Weather stations are spread throughout the British Isles. Some of these are read manually at regular intervals; others are automatic, recording changes minute by minute. Amongst other things, they record temperature.
An automatic station can be set to record temperature every few minutes. From the data for any one day, the highest and lowest temperatures can be spotted, and an average temperature calculated.
If a station isn’t automatic it is still possible to get the day’s highest and lowest temperatures, without having to constantly read the thermometer. In 1780, British scientist James Six invented a thermometer that left a marker at the positions of highest and lowest temperature. The Sixes thermometer can be checked and reset just once a day.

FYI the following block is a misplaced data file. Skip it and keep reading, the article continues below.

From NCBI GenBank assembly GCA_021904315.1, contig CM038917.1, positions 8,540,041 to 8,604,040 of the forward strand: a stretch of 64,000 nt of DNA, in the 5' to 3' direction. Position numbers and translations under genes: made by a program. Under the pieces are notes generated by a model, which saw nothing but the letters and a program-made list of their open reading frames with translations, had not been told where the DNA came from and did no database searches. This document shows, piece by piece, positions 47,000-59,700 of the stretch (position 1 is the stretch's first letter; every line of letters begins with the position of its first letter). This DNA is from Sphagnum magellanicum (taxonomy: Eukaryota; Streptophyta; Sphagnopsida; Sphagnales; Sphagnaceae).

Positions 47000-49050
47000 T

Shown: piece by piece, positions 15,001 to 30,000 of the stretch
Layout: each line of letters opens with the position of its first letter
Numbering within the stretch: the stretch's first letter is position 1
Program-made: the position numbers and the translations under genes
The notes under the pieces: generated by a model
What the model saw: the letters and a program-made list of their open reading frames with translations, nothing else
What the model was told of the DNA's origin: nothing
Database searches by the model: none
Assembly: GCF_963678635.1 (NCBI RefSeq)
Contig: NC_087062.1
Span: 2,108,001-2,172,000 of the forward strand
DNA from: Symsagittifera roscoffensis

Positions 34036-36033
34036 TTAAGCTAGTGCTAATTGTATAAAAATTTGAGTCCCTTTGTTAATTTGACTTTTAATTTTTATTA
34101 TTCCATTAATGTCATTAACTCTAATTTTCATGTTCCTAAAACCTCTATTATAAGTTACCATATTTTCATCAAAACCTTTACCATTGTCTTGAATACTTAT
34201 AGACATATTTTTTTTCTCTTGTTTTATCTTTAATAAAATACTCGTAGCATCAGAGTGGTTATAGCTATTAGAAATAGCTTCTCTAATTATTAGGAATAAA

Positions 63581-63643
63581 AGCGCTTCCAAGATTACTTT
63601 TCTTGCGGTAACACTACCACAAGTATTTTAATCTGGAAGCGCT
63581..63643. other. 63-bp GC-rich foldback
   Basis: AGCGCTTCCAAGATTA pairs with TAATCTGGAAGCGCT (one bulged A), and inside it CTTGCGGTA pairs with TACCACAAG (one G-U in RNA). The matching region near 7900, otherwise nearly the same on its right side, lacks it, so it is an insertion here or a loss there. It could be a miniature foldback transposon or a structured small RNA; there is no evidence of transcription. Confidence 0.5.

So, although standard weather stations were not common before the 20th century, temperature records do go back a lot further.
In the Central England Temperature series, daily average temperatures are listed since 1772, and prior to that, monthly averages since 1659. It is the oldest continuous temperature record in the world.
The data has been extracted from a variety of old records and diaries. No doubt some of these were recorded by scientists, but others would have been the careful records of enthusiastic amateurs.
So, whether you are into weather, plants, animals, archaeology or fossils you could be making a useful contribution to your subject. You don’t need to be a professional scientist, just a careful observer. Record your observations and keep asking questions.
We will be asking some more questions about maps on Wednesday, launching into some hands-on archaeology on Thursday and finding out how you can help with some important geology research on an upcoming Friday. What an exciting week!!